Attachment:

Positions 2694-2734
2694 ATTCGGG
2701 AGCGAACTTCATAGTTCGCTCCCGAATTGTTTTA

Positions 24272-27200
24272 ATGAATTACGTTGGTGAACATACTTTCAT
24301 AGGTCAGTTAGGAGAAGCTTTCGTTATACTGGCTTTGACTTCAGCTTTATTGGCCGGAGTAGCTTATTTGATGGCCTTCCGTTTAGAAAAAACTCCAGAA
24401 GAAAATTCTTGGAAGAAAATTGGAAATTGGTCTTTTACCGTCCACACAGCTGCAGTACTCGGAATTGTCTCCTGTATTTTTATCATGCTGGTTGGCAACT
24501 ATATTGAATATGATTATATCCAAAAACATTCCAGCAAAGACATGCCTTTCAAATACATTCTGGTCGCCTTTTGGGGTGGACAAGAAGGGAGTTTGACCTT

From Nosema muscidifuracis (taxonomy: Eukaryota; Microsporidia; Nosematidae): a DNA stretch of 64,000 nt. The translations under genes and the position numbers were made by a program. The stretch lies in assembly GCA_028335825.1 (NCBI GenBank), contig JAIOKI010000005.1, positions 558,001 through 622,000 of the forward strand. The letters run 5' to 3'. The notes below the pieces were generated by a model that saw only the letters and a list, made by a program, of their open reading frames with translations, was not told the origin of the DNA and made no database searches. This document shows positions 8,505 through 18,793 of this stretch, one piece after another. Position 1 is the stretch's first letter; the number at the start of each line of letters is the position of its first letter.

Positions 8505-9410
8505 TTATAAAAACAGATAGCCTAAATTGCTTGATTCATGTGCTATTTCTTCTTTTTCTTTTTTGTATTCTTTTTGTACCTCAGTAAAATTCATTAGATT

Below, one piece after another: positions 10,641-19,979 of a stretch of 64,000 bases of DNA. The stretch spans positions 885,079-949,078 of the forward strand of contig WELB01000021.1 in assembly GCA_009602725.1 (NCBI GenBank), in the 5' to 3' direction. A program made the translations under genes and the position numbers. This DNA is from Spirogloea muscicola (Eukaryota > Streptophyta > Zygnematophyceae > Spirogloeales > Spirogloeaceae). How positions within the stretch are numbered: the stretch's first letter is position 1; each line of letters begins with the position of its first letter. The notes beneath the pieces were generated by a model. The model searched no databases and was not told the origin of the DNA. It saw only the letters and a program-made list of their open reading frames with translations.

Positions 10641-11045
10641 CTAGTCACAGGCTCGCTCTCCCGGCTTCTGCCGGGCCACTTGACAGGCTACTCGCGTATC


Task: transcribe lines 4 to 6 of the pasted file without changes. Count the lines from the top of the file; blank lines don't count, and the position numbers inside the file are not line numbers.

Positions 24272-27200
24272 ATGAATTACGTTGGTGAACATACTTTCAT
24301 AGGTCAGTTAGGAGAAGCTTTCGTTATACTGGCTTTGACTTCAGCTTTATTGGCCGGAGTAGCTTATTTGATGGCCTTCCGTTTAGAAAAAACTCCAGAA